Word (computer architecture)

In computing, a word is the natural unit of data used by a particular processor design. A word is a fixed-sized piece of data handled as a unit by the instruction set or the hardware of the processor. The number of bits in a word (the word size, word width, or word length) is an important characteristic of any specific processor design or computer architecture.

The size of a word is reflected in many aspects of a computer's structure and operation; the majority of the registers in a processor are usually word sized and the largest piece of data that can be transferred to and from the working memory in a single operation is a word in many (not all) architectures. The largest possible address size, used to designate a location in memory, is typically a hardware word (here, "hardware word" means the full-sized natural word of the processor, as opposed to any other definition used).

Modern processors, including those in embedded systems, usually have a word size of 8, 16, 24, 32, or 64 bits; those in modern general-purpose computers in particular usually use 32 or 64 bits. Special-purpose digital processors, such as DSPs for instance, may use other sizes, and many other sizes have been used historically, including 9, 12, 18, 24, 26, 36, 39, 40, 48, and 60 bits. Several of the earliest computers (and a few modern as well) used binary-coded decimal rather than plain binary, typically having a word size of 10 or 12 decimal digits, and some early decimal computers had no fixed word length at all.

The size of a word can sometimes differ from the expected due to backward compatibility with earlier computers. If multiple compatible variations or a family of processors share a common architecture and instruction set but differ in their word sizes, their documentation and software may become notationally complex to accommodate the difference (see Size families below).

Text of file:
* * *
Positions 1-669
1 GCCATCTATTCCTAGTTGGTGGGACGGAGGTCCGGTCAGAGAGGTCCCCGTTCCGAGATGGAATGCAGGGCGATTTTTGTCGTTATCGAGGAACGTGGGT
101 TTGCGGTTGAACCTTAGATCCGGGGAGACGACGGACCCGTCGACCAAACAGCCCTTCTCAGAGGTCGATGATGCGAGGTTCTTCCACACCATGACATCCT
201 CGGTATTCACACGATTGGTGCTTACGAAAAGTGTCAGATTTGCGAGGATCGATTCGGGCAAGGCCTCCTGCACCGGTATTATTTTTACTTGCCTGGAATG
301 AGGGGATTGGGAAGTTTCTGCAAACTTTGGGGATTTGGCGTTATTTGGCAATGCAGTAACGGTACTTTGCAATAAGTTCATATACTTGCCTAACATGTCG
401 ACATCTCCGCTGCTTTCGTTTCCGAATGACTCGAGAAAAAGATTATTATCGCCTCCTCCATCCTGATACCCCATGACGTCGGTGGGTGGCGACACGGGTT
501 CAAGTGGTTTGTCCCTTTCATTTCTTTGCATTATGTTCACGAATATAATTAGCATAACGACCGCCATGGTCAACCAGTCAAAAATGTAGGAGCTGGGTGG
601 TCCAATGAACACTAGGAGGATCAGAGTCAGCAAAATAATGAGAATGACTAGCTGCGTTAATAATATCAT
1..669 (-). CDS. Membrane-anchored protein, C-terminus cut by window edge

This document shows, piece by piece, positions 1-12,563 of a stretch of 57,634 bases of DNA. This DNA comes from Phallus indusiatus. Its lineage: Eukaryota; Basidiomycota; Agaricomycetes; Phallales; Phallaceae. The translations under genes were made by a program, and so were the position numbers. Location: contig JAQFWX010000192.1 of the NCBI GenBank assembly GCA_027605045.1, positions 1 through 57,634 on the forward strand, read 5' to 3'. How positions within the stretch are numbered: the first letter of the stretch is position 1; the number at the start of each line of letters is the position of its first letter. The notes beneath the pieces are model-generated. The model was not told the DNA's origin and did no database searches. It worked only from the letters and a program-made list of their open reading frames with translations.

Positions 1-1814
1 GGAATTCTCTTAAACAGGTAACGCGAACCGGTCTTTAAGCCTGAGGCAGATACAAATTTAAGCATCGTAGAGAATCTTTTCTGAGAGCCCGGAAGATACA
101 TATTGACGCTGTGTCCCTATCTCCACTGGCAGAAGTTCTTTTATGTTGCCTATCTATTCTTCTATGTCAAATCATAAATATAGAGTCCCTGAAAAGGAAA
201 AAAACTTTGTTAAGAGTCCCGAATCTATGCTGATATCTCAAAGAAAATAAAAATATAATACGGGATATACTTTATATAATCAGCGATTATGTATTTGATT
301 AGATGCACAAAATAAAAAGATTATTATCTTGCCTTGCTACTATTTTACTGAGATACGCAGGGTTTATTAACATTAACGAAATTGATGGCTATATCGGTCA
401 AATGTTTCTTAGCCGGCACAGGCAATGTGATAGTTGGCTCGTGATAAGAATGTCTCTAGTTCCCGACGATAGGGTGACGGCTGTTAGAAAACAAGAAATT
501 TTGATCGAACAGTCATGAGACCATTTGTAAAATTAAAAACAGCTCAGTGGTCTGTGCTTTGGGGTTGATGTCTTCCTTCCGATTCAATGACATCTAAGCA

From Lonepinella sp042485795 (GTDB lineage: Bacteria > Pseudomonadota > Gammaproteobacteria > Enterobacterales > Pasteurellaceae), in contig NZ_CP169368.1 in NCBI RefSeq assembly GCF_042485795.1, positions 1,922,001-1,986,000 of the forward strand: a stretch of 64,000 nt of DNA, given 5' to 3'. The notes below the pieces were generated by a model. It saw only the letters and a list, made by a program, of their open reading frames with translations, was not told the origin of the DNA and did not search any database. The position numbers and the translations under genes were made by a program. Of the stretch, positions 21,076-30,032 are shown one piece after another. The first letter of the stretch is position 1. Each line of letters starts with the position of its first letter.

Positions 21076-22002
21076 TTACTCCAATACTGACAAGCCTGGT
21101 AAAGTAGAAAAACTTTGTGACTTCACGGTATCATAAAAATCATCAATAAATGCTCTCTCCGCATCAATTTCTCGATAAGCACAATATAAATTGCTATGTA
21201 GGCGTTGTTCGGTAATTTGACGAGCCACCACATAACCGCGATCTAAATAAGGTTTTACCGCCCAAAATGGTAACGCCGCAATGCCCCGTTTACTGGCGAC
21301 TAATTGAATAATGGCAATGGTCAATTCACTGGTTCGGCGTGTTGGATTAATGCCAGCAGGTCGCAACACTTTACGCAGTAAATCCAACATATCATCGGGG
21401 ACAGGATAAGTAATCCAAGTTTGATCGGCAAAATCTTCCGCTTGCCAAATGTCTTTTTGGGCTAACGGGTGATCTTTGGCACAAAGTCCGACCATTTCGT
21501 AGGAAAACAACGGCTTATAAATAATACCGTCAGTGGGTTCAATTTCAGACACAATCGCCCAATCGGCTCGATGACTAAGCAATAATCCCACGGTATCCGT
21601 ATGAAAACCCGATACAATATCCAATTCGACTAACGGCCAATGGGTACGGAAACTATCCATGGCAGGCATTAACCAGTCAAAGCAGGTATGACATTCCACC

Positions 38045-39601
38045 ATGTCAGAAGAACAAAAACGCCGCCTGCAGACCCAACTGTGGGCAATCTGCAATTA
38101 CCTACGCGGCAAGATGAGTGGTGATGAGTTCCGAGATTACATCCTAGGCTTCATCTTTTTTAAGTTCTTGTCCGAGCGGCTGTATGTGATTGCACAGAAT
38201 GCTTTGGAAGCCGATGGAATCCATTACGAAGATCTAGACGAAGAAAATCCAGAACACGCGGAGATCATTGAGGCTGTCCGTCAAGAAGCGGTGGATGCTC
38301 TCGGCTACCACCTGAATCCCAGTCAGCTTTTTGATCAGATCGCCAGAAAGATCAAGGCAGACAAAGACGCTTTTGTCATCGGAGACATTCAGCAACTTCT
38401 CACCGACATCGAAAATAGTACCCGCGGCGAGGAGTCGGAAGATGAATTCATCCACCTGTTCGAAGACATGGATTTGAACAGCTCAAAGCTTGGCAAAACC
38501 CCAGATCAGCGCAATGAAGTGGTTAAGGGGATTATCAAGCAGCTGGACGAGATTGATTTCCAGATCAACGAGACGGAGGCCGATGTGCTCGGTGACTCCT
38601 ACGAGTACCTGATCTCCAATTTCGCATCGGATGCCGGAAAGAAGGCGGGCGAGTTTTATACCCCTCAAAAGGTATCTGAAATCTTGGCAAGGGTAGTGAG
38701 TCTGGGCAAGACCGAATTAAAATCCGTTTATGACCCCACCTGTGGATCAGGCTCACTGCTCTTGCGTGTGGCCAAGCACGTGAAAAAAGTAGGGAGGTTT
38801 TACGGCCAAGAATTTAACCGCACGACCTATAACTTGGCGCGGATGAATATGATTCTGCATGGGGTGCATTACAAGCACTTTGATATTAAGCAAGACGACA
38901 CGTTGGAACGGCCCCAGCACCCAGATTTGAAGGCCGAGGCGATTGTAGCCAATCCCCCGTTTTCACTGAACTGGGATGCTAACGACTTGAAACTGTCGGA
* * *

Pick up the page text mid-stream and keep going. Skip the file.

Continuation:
X86

x86 is a family of instruction set architectures based on the Intel 8086 microprocessor and its 8088 variant. The 8086 was introduced in 1978 as a fully 16-bit extension of Intel's 8-bit 8080 microprocessor, with memory segmentation as a solution for addressing more memory than can be covered by a plain 16-bit address. The term "x86" came into being because the names of several successors to Intel's 8086 processor end in "86", including the 80186, 80286, 80386 and 80486 processors.

Many additions and extensions have been added to the x86 instruction set over the years, almost consistently with full backward compatibility. The architecture has been implemented in processors from Intel, Cyrix, AMD, VIA and many other companies; there are also open implementations, such as the Zet SoC platform. Nevertheless, of those, only Intel, AMD, and VIA hold x86 architectural licenses, and are producing modern 64-bit designs.The term is not synonymous with IBM PC compatibility, as this implies a multitude of other computer hardware; embedded systems, as well as general-purpose computers, used x86 chips before the PC-compatible market started, some of them before the IBM PC (1981) itself.

As of 2018, the majority of personal computers and laptops sold are based on the x86 architecture, while other categories—especially high-volume mobile categories such as smartphones or tablets—are dominated by ARM; at the high end, x86 continues to dominate compute-intensive workstation and cloud computing segments.

Models
Architecture
Instruction set
architectures
Execution
Parallelism
Processor
performance
Types
Word size
Core count
Components
Power
management